While volunteering with the Falcon Research Group in the San Juan Islands a number of years ago, Wendy Gibble remembers repelling down a cliff to reach a peregrine falcon nest. She’d been taking part in a raptor study for several years, and her job was to put bands on the young birds. With each subsequent season visiting a nest, Gibble says the adult falcons grew less tolerant of the intruders—and also far less timid. At first, they would swoop nervously yet stay about 10 feet above the researchers’ heads. After a few years, though, some of them would actually make contact. “You’re hanging on a rope, banding a young falcon, and all the sudden you get this “thwack” on your helmet,” she says.
Before returning to graduate school after 13 years in environmental consulting, Gibble volunteered on a wide range of conservation projects, including several raptor studies.
Armored with that helmet and a sturdy jacket, Gibble didn’t feel in danger, and in fact she loved the excitement of working hands-on with wildlife research and conservation. So much that she regularly sought out similar volunteer projects with several organizations, including Hawkwatch International, and ended up participating in raptor studies at far-flung sites around the world, from Cape May, N.J., to Chile and the Falkland Islands.
She managed all of that, incredibly, on top of her full-time career as an engineer. But her side passions were increasingly elbowing for more room and attention.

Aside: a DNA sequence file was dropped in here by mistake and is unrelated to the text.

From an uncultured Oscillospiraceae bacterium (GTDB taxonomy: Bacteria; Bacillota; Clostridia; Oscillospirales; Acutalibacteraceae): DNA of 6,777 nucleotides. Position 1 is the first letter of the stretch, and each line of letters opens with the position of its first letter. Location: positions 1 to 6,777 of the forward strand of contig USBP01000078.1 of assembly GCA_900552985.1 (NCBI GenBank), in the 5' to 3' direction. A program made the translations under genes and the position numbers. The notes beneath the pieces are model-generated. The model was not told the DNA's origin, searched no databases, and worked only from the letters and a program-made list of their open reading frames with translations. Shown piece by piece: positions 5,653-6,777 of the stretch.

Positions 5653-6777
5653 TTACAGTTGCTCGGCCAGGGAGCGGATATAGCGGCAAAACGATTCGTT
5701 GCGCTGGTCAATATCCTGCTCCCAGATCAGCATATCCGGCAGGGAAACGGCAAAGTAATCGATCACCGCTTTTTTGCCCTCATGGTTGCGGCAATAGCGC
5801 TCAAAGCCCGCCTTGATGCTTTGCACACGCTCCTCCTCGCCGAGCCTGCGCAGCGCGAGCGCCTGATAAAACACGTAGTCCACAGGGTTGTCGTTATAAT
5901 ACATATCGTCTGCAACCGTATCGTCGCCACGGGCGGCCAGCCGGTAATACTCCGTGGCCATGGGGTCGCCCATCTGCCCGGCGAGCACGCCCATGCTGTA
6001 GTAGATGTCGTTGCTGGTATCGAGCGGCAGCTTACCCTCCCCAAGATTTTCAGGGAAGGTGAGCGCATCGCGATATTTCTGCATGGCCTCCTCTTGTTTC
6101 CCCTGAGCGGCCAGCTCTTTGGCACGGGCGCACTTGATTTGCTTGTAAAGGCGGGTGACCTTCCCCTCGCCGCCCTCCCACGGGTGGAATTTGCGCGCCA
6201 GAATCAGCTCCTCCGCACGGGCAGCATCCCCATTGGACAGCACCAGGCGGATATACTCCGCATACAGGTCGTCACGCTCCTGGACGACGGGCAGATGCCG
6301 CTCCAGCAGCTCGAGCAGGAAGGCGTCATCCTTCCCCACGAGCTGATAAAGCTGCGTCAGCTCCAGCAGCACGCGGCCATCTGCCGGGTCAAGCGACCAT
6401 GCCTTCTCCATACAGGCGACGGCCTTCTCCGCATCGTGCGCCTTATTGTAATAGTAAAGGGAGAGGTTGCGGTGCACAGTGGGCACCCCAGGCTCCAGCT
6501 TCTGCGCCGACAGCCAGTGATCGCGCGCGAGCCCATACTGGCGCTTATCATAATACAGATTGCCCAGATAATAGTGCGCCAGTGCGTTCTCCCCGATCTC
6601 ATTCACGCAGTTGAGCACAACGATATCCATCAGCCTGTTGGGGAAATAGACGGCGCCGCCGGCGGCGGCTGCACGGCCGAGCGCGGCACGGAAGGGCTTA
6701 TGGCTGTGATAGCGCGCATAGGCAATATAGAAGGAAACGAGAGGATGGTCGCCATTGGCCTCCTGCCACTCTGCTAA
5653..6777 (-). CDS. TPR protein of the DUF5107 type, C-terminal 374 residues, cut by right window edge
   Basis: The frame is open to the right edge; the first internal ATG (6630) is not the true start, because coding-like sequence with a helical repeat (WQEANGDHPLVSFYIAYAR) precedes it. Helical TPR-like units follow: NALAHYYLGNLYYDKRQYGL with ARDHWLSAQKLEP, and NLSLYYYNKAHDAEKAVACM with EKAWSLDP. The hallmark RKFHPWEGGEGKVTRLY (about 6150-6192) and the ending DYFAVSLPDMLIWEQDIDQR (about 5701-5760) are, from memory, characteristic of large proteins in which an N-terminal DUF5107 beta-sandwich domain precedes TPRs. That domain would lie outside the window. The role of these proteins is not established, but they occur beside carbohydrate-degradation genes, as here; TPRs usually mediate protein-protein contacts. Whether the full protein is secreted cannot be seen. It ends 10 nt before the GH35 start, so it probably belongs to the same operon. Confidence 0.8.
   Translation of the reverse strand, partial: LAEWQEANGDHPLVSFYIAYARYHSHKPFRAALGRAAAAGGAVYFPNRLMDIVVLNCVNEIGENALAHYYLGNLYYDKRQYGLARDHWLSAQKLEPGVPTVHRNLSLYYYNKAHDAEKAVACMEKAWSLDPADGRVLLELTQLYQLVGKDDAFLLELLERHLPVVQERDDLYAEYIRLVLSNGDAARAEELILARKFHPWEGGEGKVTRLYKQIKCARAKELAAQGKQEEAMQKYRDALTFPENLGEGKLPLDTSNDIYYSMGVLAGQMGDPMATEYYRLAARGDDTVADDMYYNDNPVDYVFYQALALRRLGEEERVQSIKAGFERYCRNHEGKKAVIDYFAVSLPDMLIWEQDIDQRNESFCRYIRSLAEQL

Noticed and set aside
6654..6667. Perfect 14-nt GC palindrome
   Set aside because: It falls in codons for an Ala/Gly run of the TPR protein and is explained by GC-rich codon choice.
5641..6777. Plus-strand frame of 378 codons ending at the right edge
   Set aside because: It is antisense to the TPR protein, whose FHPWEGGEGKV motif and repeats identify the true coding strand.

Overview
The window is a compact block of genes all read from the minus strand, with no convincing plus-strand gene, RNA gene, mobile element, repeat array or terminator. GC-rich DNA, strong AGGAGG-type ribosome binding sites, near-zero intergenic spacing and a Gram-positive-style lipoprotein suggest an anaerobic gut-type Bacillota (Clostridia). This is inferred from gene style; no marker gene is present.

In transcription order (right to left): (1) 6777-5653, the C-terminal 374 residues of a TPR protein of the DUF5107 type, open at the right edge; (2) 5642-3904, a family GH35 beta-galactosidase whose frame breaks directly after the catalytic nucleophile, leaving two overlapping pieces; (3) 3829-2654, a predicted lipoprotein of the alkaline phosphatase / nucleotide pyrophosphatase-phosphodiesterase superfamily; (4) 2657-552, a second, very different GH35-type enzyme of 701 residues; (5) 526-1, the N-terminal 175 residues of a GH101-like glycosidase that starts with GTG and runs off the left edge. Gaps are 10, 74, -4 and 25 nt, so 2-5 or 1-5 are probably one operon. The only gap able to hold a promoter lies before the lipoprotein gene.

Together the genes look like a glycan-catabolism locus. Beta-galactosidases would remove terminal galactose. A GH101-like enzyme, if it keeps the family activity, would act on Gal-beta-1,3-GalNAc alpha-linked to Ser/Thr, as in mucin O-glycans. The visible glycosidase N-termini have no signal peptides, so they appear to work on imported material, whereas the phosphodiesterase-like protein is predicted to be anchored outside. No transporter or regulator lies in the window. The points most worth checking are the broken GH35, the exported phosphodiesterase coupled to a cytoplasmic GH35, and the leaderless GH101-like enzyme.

Gibble had grown up in Chatham Township, N.J., about 30 miles west of Manhattan, and later studied civil and environmental engineering at Cornell University in New York. She briefly returned to New Jersey after graduation before heeding the call of the Pacific Northwest and its many natural offerings.
“I came for the mountains,” she says, and ended up working in environmental consulting for 13 years, splitting time between a couple firms, including Herrera Environmental Consultants. Some of her work involved construction management for water resource projects, such as drinking water supplies, fish rearing and passage projects. Gibble did some flood modeling and work on landfills, as well as projects on the Columbia and Snake river systems designing hatcheries and fish screens (to prevent fish from getting sucked out with irrigation withdrawal). She also spent time designing water treatment plants, pipeline transmissions, pump stations and other infrastructure related to our drinking water system.
Through she generally enjoyed all of those projects, Gibble felt a growing desire to spend her days working more directly with habitat management and conservation. She’d experienced that world firsthand through her volunteering, but only for a few weeks a year. The tease was too much to keep ignoring.
Getting to do field research across the state, including recently in the Wenatchee Mountains (above), is one of Gibble’s favorite parts of her job with Rare Care.
“I had that moment of, ‘What am I doing?’” she says. “I was running into people all over South America who were doing really cool research projects and wildlife studies, and I just thought it was time for a career change.”
Since she didn’t want to leave the West Coast, Gibble started researching potential graduate programs in California and Washington. She says she had a really good feeling about coming to the School of Environmental and Forest Sciences (SEFS) and ended up pursuing a master’s with Professor Kristiina Vogt as her advisor. Within her overall emphasis on plant ecology, Gibble studied plant invasion in the Puget Sound prairies for her thesis (her other committee members included Professors Charles Halpern and Peter Dunwiddie). She got to be in the field. She got to organize her own research program. She’d found a shared outlet for her personal and professional aptitudes.